Lindsay Buroker's Emperor's Edge series (and the Encrypted series that goes along with it) are favorites of mine. Flash Gold is the first book in a different series, set in an alternate steampunk/fantasy version of the Yukon Gold Rush. Kali is determined to win a dogsled race with her dogless sled and use the money to get away to someplace warmer and safer. The mysterious Cedar hires himself on as her bodyguard and "musher", which turns out to be a good thing when it seems like every villainous character in the west is after Kali and her secrets. Loved this, and I'm looking forward to reading more books in the series. It would also make a good addition to my Western With A Twist book collection.

Ghost Aria and Ghost Dagger, Jonathan Moeller

"G" is two stories set in the wonderful Ghost series, featuring Caina, the young assassin with a dark and terrible past and the ability to sense the sorcery that is causing so much trouble in her world. In Ghost Aria, Caina investigates a mysterious murder that takes place at the opera house where she works undercover as an assistant to the reigning diva. In Ghost Dagger, a tragic curse in a nobleman's house takes Caina on a nightmarish journey through her dreams. Mystery, danger, and magic abound in both stories. I highly recommend the Ghost series, and I'm also planning to check out Jonathan Moeller's many other series.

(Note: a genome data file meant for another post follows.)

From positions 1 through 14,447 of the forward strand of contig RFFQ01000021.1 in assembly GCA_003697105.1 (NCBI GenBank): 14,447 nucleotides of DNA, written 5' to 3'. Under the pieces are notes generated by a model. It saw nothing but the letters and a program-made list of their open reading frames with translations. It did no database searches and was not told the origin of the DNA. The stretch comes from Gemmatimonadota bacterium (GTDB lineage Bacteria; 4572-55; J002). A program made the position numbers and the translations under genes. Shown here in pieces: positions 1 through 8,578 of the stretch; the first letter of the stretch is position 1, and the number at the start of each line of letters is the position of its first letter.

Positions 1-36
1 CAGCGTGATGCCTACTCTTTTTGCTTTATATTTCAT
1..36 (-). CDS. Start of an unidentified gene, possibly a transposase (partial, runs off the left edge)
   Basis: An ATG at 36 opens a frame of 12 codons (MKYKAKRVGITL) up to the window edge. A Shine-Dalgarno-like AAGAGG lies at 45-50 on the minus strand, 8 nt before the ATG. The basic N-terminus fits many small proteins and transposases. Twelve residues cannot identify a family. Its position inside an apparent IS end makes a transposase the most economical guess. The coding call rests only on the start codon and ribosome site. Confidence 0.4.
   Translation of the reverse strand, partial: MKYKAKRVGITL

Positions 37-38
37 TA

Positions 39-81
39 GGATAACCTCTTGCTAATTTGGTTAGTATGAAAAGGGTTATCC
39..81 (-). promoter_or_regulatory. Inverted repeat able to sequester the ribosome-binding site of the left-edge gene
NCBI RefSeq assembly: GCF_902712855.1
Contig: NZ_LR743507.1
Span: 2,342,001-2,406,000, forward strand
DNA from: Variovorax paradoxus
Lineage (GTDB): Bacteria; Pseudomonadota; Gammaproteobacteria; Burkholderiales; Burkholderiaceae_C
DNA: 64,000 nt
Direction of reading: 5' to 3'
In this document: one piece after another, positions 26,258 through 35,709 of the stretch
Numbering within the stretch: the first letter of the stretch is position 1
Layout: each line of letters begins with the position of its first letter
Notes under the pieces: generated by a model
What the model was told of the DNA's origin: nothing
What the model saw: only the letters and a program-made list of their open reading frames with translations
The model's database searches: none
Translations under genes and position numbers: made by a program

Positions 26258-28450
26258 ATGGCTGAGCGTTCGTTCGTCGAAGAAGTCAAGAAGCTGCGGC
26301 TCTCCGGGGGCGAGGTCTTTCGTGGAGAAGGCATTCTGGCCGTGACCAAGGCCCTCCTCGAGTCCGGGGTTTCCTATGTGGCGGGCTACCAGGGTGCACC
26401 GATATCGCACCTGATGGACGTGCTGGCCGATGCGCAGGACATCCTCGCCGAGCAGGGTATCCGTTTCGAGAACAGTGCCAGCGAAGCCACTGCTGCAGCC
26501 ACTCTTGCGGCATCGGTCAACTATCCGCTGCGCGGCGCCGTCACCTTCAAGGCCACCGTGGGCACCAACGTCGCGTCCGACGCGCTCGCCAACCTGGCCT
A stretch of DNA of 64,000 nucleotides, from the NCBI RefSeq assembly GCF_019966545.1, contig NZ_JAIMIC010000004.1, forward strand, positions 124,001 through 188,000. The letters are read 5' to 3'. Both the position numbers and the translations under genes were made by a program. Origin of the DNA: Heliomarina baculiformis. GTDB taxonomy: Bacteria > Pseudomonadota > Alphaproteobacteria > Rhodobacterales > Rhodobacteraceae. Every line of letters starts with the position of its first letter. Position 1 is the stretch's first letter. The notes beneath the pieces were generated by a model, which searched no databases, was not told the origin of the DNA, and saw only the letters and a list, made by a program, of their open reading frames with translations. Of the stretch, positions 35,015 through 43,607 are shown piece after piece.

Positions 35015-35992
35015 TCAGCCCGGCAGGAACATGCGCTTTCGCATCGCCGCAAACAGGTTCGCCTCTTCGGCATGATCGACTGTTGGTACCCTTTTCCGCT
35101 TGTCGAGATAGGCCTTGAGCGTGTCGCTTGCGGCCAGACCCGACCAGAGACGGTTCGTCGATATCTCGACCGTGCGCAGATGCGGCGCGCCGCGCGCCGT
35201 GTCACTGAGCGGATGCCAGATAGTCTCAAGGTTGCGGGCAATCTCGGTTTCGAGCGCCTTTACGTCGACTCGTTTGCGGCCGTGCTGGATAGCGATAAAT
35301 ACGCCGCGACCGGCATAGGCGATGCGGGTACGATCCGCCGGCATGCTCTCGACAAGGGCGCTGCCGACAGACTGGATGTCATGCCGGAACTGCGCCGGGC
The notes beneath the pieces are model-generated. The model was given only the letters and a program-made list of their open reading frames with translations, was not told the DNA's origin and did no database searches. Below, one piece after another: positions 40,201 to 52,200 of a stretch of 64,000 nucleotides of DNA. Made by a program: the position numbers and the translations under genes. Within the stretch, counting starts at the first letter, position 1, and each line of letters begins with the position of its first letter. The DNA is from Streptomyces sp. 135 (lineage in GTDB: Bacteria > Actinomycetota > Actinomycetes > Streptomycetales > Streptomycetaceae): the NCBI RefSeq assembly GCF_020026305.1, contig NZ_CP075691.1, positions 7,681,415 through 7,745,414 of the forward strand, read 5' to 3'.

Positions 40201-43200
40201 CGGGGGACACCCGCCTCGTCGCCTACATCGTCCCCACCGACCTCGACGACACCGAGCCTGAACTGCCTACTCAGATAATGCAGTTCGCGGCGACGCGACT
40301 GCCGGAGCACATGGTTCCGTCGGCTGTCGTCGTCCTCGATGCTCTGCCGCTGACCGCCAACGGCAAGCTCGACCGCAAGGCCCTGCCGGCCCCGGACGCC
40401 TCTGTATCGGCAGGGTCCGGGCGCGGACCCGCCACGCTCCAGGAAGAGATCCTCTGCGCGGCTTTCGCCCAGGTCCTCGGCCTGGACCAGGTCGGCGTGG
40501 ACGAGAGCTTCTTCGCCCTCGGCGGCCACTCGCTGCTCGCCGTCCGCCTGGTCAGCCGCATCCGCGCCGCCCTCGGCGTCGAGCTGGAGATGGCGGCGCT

Now I'm on "H"; once I've read another handful of books I'll do another round-up.

Wednesday, January 14, 2015

Author Spotlight: Brandy Isaacs

Brandy Isaacs
1. Tell us a little about yourself.
Call me Ishmael…wait—no, I mean—I’m Brandy Isaacs.  I’m originally from Lexington, KY but I am now living in the Chicago-land area.  As much as I wish I could spend all my time writing, I have to pay the bills and work full-time in development for a non-profit and I also teach writing courses on the side.

2. When did you start writing, and why?

The first real thing I remember writing was a story about a lost kitten who finds a home.  I was probably about 12-ish and my mom helped me find a publisher to send the story to.  I’m sure it was terrible but she supported me.  Years later, as in I was probably 16 or so, I received a letter from the publisher thanking me for submitting the story but it, basically, wasn’t their cup of tea.  I was touched that someone was nice enough to respond.